|The following article features coverage from the National Kidney Foundation’s 2019 Spring Clinical Meetings. Click here to read more of Renal & Urology News’ conference coverage.|
Patients on hemodialysis (HD) who stay on the phosphate binder sucroferric oxyhydroxide (SO) for 2 years may have lower hospital admissions rates than those who switch from SO to another phosphate binder for 2 years, according to study data presented at the National Kidney Foundation’s 2019 Spring Clinical Meetings in Boston.
In a retrospective study, a team led by Daniel W. Coyne, MD, of Washington University School of Medicine in St. Louis analyzed data from HD patients with 2 years of phosphate binder prescriptions and divided them into patients prescribed SO, an iron-based phosphate binder, as part of routine care (mSO, 222 patients) and those who discontinued SO (dSO, 596 patients) within 90 days and switched to 2 years of treatment with another binder.
Patients in the mSO group (who received SO treatment for 2 years) experienced 574 hospitalizations in 444 person-years, whereas those in the dSO group had 1860 hospitalizations in 1186 person-years. Compared with the dSO group, the mSO group had 35.6 fewer hospital admissions per 100 patient-years, for a potential annual cost savings of $566,295 per 100 patients, Dr Coyne and his colleagues reported in a poster presentation.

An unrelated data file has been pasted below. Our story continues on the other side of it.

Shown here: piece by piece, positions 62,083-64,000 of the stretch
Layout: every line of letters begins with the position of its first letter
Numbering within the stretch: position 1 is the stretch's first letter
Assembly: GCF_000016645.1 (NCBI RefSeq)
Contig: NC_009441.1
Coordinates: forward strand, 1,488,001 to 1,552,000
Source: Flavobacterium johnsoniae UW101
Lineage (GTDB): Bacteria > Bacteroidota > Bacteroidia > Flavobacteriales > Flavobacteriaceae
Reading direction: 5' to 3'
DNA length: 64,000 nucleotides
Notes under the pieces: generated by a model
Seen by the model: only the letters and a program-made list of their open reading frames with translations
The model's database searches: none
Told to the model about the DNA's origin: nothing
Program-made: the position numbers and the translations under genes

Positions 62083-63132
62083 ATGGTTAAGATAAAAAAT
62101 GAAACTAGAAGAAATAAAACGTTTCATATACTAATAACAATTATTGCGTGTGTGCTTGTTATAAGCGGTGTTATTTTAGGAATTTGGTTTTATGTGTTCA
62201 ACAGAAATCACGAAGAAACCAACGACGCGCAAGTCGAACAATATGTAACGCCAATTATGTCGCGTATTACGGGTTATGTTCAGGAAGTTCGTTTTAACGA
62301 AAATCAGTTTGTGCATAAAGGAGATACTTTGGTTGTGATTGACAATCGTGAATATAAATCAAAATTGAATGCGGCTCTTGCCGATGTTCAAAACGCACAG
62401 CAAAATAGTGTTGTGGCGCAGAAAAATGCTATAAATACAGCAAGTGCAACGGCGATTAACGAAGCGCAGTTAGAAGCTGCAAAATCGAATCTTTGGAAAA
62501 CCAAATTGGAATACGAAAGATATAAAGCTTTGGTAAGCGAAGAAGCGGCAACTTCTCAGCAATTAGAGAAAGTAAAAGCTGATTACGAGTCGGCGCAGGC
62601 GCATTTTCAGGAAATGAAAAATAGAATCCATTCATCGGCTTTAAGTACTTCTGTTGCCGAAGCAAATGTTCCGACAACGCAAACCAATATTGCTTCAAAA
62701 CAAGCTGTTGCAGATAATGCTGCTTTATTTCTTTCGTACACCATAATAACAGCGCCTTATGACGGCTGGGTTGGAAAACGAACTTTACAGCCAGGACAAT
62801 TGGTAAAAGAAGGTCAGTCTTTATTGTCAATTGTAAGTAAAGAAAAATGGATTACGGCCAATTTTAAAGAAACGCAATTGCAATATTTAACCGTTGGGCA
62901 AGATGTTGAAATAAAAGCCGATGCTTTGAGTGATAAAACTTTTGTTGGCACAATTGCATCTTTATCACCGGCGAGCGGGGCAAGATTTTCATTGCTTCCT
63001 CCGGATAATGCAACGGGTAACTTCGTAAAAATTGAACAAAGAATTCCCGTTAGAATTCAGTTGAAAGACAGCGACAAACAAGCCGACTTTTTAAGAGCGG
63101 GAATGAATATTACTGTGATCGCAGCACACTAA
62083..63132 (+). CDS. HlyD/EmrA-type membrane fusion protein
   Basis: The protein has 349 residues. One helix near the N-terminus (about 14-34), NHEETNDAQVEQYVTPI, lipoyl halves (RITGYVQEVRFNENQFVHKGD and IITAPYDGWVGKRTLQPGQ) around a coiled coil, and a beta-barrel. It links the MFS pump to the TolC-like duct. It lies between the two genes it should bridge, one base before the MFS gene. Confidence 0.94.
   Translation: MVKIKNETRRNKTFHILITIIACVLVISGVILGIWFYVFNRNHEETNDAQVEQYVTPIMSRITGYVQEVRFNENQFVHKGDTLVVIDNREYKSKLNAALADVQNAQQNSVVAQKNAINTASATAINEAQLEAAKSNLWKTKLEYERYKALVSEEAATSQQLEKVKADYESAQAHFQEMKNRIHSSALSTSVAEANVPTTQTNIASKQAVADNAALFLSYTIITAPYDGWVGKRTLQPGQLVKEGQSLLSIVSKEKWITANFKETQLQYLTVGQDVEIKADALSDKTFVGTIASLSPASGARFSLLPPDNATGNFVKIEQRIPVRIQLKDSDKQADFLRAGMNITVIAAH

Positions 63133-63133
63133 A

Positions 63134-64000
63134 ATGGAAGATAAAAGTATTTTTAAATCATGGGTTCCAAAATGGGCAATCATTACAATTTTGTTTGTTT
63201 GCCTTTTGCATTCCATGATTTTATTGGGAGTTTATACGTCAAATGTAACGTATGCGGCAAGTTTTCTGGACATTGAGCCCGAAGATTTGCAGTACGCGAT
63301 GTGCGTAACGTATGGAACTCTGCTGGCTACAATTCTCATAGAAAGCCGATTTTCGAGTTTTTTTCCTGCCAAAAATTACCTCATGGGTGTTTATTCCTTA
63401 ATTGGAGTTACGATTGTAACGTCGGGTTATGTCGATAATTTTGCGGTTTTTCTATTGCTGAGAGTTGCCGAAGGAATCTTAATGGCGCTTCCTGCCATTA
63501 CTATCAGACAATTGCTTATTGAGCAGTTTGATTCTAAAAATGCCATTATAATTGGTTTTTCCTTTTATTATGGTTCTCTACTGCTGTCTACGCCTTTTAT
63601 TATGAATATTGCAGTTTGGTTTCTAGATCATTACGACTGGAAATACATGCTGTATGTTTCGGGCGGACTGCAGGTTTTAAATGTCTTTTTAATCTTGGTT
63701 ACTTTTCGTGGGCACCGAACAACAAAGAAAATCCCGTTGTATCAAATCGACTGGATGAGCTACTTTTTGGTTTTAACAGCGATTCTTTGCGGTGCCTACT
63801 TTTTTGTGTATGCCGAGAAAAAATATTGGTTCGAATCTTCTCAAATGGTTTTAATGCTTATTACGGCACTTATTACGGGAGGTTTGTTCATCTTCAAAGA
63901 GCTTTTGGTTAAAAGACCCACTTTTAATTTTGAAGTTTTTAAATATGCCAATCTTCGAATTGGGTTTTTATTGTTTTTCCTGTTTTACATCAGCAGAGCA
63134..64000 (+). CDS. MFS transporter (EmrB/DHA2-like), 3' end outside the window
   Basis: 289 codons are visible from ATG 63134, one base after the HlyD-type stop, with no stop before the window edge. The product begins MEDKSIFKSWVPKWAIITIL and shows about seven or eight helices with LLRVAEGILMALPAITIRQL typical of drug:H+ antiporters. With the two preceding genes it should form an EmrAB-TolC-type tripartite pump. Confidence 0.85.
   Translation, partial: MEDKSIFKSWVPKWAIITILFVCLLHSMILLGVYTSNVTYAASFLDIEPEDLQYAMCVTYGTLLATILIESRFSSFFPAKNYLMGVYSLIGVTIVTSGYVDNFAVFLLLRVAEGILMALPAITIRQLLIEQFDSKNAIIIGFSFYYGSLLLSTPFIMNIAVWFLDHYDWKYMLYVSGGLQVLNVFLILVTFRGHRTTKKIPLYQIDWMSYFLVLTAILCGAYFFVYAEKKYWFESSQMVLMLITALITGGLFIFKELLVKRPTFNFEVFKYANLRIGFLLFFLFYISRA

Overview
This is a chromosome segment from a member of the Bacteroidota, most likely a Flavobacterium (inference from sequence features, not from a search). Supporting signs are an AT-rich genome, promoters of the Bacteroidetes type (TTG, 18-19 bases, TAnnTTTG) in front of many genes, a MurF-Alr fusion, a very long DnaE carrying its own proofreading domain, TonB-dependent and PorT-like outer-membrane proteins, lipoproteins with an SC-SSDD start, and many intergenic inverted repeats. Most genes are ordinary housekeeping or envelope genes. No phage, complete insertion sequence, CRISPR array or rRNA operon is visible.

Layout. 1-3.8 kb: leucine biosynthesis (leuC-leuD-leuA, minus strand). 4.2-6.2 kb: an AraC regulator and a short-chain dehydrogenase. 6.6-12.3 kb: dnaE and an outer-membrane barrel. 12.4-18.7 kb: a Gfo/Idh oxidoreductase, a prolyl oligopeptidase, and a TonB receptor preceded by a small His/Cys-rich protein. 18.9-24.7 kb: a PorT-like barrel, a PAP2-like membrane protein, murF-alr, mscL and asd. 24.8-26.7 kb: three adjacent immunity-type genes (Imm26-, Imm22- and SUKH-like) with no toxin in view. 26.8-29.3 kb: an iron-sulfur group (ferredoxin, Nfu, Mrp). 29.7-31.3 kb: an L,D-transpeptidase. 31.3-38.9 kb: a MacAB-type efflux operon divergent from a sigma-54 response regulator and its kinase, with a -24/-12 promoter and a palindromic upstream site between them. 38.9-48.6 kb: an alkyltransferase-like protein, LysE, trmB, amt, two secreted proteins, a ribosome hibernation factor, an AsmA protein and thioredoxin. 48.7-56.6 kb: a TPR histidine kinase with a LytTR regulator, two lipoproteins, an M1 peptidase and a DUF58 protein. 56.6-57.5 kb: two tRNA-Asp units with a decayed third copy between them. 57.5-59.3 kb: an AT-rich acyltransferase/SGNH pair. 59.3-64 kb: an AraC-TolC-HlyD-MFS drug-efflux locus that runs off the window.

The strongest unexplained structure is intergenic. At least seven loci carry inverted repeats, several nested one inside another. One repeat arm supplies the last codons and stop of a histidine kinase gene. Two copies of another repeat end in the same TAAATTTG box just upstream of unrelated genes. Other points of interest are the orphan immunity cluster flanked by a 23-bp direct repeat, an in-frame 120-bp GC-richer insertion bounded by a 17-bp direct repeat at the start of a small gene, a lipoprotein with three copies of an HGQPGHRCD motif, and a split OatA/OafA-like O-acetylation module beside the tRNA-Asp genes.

For the study, the investigators used data from patients in the Fresenius Kidney Care database. They based calculation of cost savings on data from the 2018 US Renal Data System annual report showing that the total inpatient expenditure per HD patient was $27,654 and the hospitalization rate per year was 1.73846. This works out an average cost per hospitalization of $15,907.
Read more of Renal & Urology News’ coverage of NKF’s 2019 Spring Clinical Meetings by visiting the conference page.
Rosen MM, Ficociello LH, Parameswaran V, et al. Hospital admission rates among hemodialysis patients who switch to sucroferric oxyhydroxide (SO) compared to patients who discontinue SO and receive other phosphate binders. Poster presented at the National Kidney Foundation’s 2019 Spring Clinical Meetings in Boston, May 8-12. Poster 220.